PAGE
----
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In Vivo Developing Immunotherapy of Ex Vivo Expansion of Human Natural Killer Cells from Thalassemia Patients for Leukaemia

Author(s): M. Alkhaled*, A. M. Elazzazy, O. A. Almaghrabia and R. Handgretinger
Department of Biology, College of Science, University of Jeddah, Jeddah 21589, Saudi Arabia, 1Department of Paediatric Haematology and Oncology, University Children’s Hospital Tubingen, Tubingen 72076, Germany

Correspondence Address:
M. Alkhaled, Department of Biology, College of Science, University of Jeddah, Jeddah 21589, Saudi Arabia, E-mail:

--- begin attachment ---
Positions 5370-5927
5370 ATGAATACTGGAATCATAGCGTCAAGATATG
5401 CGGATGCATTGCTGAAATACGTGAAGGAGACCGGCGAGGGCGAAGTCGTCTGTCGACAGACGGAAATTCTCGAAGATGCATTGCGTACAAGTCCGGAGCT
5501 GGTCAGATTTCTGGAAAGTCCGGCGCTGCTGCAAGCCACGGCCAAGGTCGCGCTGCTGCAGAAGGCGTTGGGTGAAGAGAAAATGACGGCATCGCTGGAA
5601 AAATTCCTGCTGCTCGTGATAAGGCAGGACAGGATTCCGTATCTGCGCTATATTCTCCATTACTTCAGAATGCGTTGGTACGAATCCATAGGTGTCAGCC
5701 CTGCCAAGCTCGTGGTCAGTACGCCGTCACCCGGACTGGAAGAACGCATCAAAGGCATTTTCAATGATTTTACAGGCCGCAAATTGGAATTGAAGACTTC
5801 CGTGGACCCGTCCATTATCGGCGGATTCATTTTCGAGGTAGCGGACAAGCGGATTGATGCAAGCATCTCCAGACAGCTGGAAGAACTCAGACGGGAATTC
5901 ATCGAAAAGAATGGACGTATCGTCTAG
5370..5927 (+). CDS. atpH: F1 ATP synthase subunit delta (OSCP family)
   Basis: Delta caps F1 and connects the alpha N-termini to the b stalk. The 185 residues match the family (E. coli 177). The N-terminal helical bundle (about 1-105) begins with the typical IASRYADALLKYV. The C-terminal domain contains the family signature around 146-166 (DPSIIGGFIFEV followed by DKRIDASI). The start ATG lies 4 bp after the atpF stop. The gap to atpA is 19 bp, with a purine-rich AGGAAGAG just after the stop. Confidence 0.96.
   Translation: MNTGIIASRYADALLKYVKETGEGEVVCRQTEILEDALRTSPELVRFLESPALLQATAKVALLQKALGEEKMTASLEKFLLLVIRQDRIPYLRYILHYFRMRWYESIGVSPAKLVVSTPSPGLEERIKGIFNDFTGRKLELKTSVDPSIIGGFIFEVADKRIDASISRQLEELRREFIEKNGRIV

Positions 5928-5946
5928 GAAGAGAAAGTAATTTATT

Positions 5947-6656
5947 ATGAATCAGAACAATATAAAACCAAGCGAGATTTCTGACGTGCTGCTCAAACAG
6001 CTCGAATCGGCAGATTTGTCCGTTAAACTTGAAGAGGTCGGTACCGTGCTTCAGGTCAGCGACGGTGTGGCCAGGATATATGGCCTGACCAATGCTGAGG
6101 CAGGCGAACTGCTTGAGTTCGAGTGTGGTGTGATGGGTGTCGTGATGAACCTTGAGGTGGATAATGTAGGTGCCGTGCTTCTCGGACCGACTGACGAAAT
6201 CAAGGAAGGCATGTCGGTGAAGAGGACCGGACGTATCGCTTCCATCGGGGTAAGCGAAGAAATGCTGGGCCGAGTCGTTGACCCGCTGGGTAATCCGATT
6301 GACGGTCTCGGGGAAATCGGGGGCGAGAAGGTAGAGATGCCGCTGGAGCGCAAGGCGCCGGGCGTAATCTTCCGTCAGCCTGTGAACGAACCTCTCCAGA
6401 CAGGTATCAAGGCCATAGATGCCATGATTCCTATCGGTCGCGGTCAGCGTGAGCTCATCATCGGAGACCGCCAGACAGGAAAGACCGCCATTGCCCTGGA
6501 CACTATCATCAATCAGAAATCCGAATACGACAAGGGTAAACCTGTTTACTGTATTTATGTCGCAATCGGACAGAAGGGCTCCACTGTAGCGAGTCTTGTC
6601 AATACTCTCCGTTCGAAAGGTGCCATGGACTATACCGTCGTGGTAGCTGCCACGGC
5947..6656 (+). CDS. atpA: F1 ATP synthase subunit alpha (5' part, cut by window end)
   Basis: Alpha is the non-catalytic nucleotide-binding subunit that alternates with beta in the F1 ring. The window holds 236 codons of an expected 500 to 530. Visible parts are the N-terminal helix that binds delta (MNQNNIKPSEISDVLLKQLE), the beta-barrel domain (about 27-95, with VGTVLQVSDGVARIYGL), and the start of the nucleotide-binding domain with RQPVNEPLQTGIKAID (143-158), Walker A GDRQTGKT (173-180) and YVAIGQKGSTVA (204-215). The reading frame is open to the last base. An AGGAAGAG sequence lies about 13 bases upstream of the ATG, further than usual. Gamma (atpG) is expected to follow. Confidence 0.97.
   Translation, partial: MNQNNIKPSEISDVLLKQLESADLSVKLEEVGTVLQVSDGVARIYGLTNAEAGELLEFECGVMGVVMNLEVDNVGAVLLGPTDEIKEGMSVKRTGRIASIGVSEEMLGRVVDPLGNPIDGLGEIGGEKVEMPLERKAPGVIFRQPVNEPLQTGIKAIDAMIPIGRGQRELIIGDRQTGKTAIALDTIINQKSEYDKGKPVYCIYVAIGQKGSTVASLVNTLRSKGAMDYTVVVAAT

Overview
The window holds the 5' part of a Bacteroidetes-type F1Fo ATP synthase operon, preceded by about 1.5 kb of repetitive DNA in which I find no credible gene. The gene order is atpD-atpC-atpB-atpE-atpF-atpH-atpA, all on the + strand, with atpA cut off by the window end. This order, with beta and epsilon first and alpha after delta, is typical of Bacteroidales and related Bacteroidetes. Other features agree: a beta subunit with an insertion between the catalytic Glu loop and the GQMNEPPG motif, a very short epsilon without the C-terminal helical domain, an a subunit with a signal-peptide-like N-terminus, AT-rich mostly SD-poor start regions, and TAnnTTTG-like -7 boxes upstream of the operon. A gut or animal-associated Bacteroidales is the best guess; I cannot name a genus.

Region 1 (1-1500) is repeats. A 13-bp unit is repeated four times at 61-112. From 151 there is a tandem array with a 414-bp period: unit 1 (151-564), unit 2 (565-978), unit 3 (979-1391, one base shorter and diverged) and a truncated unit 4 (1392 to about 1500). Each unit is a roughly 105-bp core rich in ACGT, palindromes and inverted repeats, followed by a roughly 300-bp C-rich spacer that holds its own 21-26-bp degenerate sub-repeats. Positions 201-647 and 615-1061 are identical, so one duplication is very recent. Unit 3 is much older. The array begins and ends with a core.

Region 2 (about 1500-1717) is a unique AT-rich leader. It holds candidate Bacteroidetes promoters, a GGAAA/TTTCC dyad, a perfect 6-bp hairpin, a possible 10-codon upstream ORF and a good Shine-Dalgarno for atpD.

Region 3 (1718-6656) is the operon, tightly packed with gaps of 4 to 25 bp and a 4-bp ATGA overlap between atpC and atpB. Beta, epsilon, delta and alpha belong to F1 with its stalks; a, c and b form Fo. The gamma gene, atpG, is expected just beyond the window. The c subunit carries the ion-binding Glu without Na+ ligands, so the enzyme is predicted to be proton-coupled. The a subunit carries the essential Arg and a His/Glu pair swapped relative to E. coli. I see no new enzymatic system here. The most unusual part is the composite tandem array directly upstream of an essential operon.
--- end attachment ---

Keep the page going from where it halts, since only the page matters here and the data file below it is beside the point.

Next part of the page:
Natural killer cells are specific innate lymphoid cells which have therapeutic ability in adoptive cell transferprimarily based on most cancers immunotherapy that has been installed throughout a variety of earlyphase clinical trials. Natural killer cells to be used in adoptive transfer treatments are received from diverse resources. These cells have attracted widespread interest as adoptive immunotherapy for most cancers because of their preventive antitumor properties. In order to study the efficacy of adoptive natural killer cell immunotherapy in a preclinical manner with clinical translation potential, a reliable ex vivo natural killer cell expansion platform may be required. As a preclinical study, we have designed a humanized mouse model using NOD scid gamma mice, human leukaemia cells and expanded natural killer cells. At the beginning, peripheral blood mononuclear cells from patients with different thalassemia subtypes were co-cultured with irradiated, genetically engineered K562-mb15-41BBL cells in the presence of interleukin-2 for 14 d. Humanized NOD scid gamma mice with human leukaemia were treated with different approaches of natural killer cells, gamma delta cells and clusters of differentiation 20 immunoglobulin G1 antibody. In vivo results show that our strategy of immunotherapy with expanded natural killer cells has extended survival of mice. Flow cytometry results from the peripheral blood mononuclear cells of the treated mice showed that the expanded natural killer cells have potential ability to effectively kill the leukaemia cells. Based on these findings, adoptive transfer of expanded and activated natural killer cells ex vivo is gaining similar clinical evaluation as a potential new therapeutic alternative for patients with tumors and other immunological diseases.

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